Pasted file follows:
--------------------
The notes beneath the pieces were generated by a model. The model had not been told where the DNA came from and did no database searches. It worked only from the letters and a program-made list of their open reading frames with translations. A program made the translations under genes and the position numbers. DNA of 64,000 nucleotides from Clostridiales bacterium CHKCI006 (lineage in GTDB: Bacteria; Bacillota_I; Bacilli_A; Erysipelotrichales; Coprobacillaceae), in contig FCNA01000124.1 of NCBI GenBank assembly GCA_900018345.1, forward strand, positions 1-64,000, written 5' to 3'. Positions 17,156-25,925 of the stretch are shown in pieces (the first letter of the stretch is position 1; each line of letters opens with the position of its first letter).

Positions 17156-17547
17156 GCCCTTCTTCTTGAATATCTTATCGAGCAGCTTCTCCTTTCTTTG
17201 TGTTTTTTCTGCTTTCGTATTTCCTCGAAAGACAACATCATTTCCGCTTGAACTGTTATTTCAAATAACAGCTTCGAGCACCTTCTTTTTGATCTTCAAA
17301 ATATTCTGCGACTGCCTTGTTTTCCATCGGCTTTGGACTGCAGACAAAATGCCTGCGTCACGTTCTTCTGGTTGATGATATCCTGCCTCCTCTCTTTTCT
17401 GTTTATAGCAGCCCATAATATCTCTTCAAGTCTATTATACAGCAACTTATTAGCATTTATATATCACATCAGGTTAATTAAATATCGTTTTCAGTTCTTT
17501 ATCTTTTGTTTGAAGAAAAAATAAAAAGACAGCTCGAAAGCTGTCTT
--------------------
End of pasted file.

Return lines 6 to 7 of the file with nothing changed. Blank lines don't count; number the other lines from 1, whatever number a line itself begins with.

17401 GTTTATAGCAGCCCATAATATCTCTTCAAGTCTATTATACAGCAACTTATTAGCATTTATATATCACATCAGGTTAATTAAATATCGTTTTCAGTTCTTT
17501 ATCTTTTGTTTGAAGAAAAAATAAAAAGACAGCTCGAAAGCTGTCTT